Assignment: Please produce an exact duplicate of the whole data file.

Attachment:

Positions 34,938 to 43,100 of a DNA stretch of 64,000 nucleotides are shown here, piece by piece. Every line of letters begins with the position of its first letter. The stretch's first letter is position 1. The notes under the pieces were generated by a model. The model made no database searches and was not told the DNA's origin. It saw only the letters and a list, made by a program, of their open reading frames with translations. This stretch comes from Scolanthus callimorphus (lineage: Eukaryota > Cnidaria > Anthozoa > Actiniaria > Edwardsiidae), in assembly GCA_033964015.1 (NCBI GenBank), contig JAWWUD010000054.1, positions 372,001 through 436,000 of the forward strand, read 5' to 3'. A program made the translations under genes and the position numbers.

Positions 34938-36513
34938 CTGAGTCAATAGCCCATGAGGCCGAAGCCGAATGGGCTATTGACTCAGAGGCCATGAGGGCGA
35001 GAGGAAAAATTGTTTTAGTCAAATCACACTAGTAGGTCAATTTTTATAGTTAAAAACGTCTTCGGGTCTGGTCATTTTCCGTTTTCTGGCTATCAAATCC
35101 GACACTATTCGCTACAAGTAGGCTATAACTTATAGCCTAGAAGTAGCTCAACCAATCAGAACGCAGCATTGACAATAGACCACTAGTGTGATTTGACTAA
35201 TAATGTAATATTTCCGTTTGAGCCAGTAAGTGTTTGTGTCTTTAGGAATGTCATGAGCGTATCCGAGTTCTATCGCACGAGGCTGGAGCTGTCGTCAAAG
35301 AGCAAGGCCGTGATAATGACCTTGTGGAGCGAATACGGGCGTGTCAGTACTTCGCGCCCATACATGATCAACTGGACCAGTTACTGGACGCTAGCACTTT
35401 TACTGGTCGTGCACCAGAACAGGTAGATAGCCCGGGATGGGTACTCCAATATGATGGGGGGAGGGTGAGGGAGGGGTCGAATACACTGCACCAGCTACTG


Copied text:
Positions 34,938 to 43,100 of a DNA stretch of 64,000 nucleotides are shown here, piece by piece. Every line of letters begins with the position of its first letter. The stretch's first letter is position 1. The notes under the pieces were generated by a model. The model made no database searches and was not told the DNA's origin. It saw only the letters and a list, made by a program, of their open reading frames with translations. This stretch comes from Scolanthus callimorphus (lineage: Eukaryota > Cnidaria > Anthozoa > Actiniaria > Edwardsiidae), in assembly GCA_033964015.1 (NCBI GenBank), contig JAWWUD010000054.1, positions 372,001 through 436,000 of the forward strand, read 5' to 3'. A program made the translations under genes and the position numbers.

Positions 34938-36513
34938 CTGAGTCAATAGCCCATGAGGCCGAAGCCGAATGGGCTATTGACTCAGAGGCCATGAGGGCGA
35001 GAGGAAAAATTGTTTTAGTCAAATCACACTAGTAGGTCAATTTTTATAGTTAAAAACGTCTTCGGGTCTGGTCATTTTCCGTTTTCTGGCTATCAAATCC
35101 GACACTATTCGCTACAAGTAGGCTATAACTTATAGCCTAGAAGTAGCTCAACCAATCAGAACGCAGCATTGACAATAGACCACTAGTGTGATTTGACTAA
35201 TAATGTAATATTTCCGTTTGAGCCAGTAAGTGTTTGTGTCTTTAGGAATGTCATGAGCGTATCCGAGTTCTATCGCACGAGGCTGGAGCTGTCGTCAAAG
35301 AGCAAGGCCGTGATAATGACCTTGTGGAGCGAATACGGGCGTGTCAGTACTTCGCGCCCATACATGATCAACTGGACCAGTTACTGGACGCTAGCACTTT
35401 TACTGGTCGTGCACCAGAACAGGTAGATAGCCCGGGATGGGTACTCCAATATGATGGGGGGAGGGTGAGGGAGGGGTCGAATACACTGCACCAGCTACTG